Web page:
Getting along

a sermon for the Fifth Sunday of Easter [Year B]

1 John 4:7-21 and John 15:1-8


There is a new Kenny Chesney song that just came out on country music radio that has caught my ear. The song is called “Get Along,” and it’s not a terribly deep or profound song, but it’s catchy and fun to sing along to, and the message is wholesome. It’s about getting along—not just getting along down the road, but getting along with one another, giving love the upper hand, which is certainly something the world and definitely our country can hear more of at the moment. When I see images of the leaders of South and North Korea shaking hands, and smiling and stepping over the border into one another’s countries, it makes me hopeful for others’ learning to get along. And it makes me think about how the effort and importance of getting along seems to be underrated these days. We’ve focused more on getting ahead, and I think that’s what Mr. Chesney’s song tries to get us to see.

In any case, the lines in the song that bridge the last verse to the chorus are the ones I keep noodling on. He sings, “We find out when we die the keys to heaven can’t be bought/we still don’t know what love is, but we sure know what it’s not.”


I bet that resonates with so many of us. What is love, really? We seek and are offered so many definitions and versions of it that it leaves us confused. And it’s true that in the English language we have one word for a concept that other languages have several. There’s romantic love, and brotherly and sisterly love, as well as love for your homeland, like a feeling of patriotism. And we can experience any of those, sometimes very deeply, and still not be able to articulate exactly what their essence is. We know love is important, that it is somehow the key to heaven, and we know enough to be table to tell when love is lacking, but we’re left speechless when we have to sum it up.

But then along comes the writer of 1 John, who has no such trouble at all, with all due respect to Mr. Chesney: “God is love,” and “in this is love, not that we loved God but that he loved us and sent his Son to be a sacrifice for our sins.” For John, the writer of this letter that comes near the end of the New Testament, it is very easy to define and describe the essence of love. As he explains, it is found in the gift and the act of Jesus, the offering of his life so that we may be forgiven and made one with God. To know what love is in its purest, most powerful form we look to the cross of Jesus, look to the God who pours himself out for humankind.

In fact, John cannot talk about God without talking about love, over and over again. In the fifteen verses of chapter four we read this morning, the word love is used twenty-four times. Everyone who loves, he says, is born of God and knows God. One paraphrase of these verses put it, “you can’t know God if you don’t know love.”[1] Furthermore, we can’t even know or practice love ourselves, he goes on to say, until we have experienced it first, until we have realized how much God has loved us.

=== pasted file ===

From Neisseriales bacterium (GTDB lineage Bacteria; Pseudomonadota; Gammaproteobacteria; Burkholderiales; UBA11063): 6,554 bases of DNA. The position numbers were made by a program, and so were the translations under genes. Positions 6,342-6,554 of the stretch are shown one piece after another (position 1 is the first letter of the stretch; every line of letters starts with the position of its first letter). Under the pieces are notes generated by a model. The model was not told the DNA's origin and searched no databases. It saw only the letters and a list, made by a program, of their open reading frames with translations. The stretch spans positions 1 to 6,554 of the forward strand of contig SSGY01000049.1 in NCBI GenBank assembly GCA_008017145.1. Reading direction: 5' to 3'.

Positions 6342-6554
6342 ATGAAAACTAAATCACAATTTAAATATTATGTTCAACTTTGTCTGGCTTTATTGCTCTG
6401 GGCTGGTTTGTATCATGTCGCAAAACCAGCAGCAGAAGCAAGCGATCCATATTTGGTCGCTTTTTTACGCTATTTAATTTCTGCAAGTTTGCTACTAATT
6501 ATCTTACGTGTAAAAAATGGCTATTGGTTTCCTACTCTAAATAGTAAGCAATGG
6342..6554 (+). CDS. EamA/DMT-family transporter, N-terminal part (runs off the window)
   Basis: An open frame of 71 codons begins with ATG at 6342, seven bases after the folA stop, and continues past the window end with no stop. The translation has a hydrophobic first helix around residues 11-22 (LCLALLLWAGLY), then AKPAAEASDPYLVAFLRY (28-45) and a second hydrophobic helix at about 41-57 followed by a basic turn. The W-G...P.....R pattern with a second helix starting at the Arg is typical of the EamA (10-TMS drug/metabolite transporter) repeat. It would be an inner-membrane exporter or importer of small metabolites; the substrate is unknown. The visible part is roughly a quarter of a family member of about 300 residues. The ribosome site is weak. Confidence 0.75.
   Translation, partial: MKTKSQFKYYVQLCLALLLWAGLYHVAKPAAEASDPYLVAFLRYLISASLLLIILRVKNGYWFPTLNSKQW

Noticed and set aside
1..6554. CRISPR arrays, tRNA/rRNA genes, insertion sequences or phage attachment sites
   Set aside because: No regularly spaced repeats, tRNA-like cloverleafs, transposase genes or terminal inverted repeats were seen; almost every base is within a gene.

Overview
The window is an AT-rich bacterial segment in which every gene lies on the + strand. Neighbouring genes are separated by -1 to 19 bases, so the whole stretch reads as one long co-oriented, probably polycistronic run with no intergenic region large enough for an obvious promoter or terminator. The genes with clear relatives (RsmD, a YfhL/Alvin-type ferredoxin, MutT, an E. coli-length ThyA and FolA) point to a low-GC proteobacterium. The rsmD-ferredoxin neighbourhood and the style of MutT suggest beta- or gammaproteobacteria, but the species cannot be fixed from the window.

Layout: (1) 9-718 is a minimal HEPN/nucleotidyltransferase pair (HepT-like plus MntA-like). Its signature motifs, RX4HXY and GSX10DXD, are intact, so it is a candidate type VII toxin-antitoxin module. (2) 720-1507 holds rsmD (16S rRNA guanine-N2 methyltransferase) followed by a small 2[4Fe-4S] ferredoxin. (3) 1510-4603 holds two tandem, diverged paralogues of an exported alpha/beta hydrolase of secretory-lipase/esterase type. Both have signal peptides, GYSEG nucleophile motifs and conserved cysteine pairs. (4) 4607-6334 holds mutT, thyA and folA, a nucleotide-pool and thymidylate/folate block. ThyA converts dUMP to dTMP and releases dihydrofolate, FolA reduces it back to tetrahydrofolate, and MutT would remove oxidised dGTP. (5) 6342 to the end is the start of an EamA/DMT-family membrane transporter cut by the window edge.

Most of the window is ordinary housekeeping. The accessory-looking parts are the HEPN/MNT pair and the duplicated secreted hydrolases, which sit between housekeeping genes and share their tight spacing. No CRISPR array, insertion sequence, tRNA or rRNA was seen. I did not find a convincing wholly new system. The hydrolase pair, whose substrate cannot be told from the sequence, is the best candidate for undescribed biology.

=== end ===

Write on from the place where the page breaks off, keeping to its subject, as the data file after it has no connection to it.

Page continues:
This, I find, is very easy to understand, even when faith in God is difficult. Love is only something we can give when we’ve first received it. This is an overly-simplified example, but it’s kind of like those long Starbucks lines where everyone pays for the person behind them in line. Once you realize someone has paid for your drink, your gratitude spills over into paying for the next person. Somewhere, someone early on started it all, but once you’re caught up in it, it just kind of flows along. John would say the first lover was God, and in Jesus God’s love for us has spilled over, like an overloaded latte, each gesture of self-giving and sacrifice producing more and more so that it may continue to abound, intertwining us all, Father, Son and Holy Spirit, casting out fear, placing us at the feet of another neighbor, just like he did on the night he first gave us that commandment.

Love and God are intertwined. Love always grows, increasing, producing more, seeking another person down the line, including new folks, which is probably why Jesus reaches for the image of the grapevine when he’s talking to his disciples about it. In Jesus’ day, grapevines would have been a very common sight, covering a great deal of the countryside.

Of course, I believe that in this country, when most people think of vines they think of tomato vines. Because of the way that vines grow, no matter what variety, they need support and attention. There’s always been a bit of a debate in my family about that. I prefer to stake my tomato vines and let them form one long main vine, if possible. To do this I have to constantly snip off the suckers, the little branches that grow between the stalk and each leaf, and I also have to repeatedly fasten the stalk to the stake as it goes up. My wife, on the other hand, grew up a tomato-cager. Caging tomatoes lets the vines grow a little more liberally. You don’t have to prune quite as often, but you have to make sure that the cage stays upright. I’ve never scientifically tested the difference between staking and caging in my own garden, but my experience is that staking gives you bigger tomatoes, but not as many as caging.